If an employee’s child is admitted to the NICU at or shortly after birth, the employee is entitled to up to 16 additional weeks of paid leave. Did you suffer a miscarriage or stillbirth? Bobbie offers 15 days off in these life-altering instances as well.

What’s even more amazing is that Bobbie offers its entire parental leave benefit policy online for all of us to see. Get your copy here, then go make some changes within your own workplace.

Bereavement Leave is a Must

Thanks to bereavement leave champions like Joyal Mulheron and advocacy organizations such as Evermore, we are finally seeing a breakthrough in paid leave benefits for bereavement. It’s a long time coming for what should seem like a basic employee right in every workplace. Anecdotally speaking, paid bereavement leave and meaningful additional time off work to deal with the loss of a family member or close friend has picked up a tremendous amount of momentum in the past five years.

The key next step? A federal bereavement leave law. Though a host of new states have enacted (unpaid) bereavement leave laws, a change in federal law seemingly is the only way to etch this benefit in stone once and for all.

Is Paw-Ternity or Fur-Ternity Leave Really a Thing?

In a webinar I conducted last fall with my friend Angel Bennett, Assistant Vice President, Leave and ADA Solutions at Unum, we both agreed “fur-ternity” leave made our hearts happy.

But this kind of leave is nothing to growl at. In an era where Generation Z is making its work-personal life balance needs known, leave to bond with our furry friends has increasingly made its way onto the paid leave benefits charts, notable enough for this Generation X, Golden Retriever lover to take note.

theSkimm Provides a Public Database of Paid Leave Family and Leave Benefits

In 2022, theSkimm, a media company, unveiled as part of the Company’s #ShowUsYourLeave initiative a database of the policies of 480+ companies, including American Express, Etsy, General Motors, Goldman Sachs, Pfizer, Zoom and more, all of whom are making their parental and paid leave policies open to the public. The resource is a free excel spreadsheet that allows the public to search and compare these leave benefits across industries.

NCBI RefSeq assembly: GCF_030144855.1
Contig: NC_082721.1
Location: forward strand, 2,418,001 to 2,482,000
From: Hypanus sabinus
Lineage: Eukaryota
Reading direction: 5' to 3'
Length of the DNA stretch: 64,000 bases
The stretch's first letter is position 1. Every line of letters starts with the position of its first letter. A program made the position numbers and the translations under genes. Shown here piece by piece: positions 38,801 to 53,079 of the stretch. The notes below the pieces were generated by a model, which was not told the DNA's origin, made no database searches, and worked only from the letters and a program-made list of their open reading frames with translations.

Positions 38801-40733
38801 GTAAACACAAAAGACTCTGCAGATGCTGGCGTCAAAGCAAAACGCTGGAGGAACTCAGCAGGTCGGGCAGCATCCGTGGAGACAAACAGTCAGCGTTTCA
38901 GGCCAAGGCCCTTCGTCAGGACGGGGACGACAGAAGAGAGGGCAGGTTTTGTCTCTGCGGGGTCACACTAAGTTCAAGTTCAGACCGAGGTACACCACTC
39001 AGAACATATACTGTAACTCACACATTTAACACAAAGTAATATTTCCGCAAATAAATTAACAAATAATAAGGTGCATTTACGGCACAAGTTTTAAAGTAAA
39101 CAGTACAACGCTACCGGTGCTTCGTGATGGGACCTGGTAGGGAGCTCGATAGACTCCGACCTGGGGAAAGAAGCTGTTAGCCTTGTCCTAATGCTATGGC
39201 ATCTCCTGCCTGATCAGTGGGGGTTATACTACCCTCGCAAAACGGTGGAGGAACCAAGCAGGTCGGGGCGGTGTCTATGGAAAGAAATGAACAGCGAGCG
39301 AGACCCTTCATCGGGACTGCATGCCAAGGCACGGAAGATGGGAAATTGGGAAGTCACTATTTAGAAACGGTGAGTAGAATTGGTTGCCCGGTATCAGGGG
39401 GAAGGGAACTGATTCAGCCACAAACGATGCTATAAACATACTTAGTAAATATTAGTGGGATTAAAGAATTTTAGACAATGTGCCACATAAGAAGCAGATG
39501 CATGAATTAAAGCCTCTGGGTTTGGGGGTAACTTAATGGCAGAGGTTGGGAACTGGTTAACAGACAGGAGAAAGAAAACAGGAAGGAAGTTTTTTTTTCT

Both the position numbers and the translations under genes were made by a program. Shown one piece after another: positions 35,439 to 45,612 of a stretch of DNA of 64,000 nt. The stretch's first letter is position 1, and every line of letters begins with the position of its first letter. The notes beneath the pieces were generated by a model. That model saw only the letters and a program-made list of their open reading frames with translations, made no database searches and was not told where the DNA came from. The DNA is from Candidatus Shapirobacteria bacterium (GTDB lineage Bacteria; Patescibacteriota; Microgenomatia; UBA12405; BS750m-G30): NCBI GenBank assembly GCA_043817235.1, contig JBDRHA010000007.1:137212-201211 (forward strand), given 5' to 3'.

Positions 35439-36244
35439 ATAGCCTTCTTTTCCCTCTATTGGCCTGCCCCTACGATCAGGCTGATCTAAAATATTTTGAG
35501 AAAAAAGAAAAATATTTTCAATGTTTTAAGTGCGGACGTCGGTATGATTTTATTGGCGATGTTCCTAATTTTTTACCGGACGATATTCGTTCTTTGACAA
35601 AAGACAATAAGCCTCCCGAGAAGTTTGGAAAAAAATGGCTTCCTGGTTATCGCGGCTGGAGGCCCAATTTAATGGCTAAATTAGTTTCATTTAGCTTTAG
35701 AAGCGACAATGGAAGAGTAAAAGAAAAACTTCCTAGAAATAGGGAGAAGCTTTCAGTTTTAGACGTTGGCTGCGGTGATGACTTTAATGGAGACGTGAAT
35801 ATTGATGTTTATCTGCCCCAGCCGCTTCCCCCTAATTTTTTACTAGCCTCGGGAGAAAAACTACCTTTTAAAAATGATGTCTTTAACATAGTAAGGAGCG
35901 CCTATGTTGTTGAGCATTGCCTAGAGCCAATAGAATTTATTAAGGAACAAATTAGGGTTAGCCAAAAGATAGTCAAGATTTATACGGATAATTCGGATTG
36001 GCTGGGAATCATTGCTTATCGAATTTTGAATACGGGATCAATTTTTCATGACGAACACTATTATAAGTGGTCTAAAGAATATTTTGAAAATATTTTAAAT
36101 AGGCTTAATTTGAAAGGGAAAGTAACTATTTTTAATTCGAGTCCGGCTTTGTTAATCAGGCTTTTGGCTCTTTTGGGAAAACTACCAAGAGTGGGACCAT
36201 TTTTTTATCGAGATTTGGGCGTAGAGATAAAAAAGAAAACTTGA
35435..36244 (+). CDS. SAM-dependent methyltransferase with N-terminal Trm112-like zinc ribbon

If you need even more paid leave benefit ideas, access theSkimm database here.

Paid Leave Benefits Actually Makes Employers More Money

If your employees’ emotional, social, and financial well-being is not enough, providing paid leave benefits is worth it simply because it actually makes employers more money.

As Lori Welty, SVP, Product Compliance for FINEOS, notes in her 2024 benefits forecast, “companies that implemented paid leave yielded 4.6% greater revenue and 6.8% greater profit for each full-time employee.” The reality is this: not providing these critical paid leave benefits, as Lori notes, causes a huge leakage in profits.

If this ain’t enough to motivate you, perhaps you need to take a sabbatical, yet another benefit trend.

Hat tip to Orli Cotel, a highly-experienced and thoughtful paid leave champion, who offered her thoughts with me on paid leave benefits trends.

After years of hosting FMLA parties, I invite you now to an ADA party!

Seriously.

A party where we spend nine hours together over three straight days discussing nothing but the A-D-A.

Are you excited yet!?! Let me explain more.

For years, many of you have attended my FMLA webinars and master class. In your feedback, your most common refrain (aside from “Ditch the singing!”): “When are you hosting an ADA master class?”

You asked for it, and we have delivered!

ADA Master Class

In this interactive, three-day (nine-hour) training course, I will help you master the critical components of the Americans with Disabilities Act and become more comfortable with managing an employee with a medical condition. Dare we say, the course might even get you a wee bit excited about implementing ADA accommodations in the workplace.

You read that correctly: Get ready to be ADA-energized!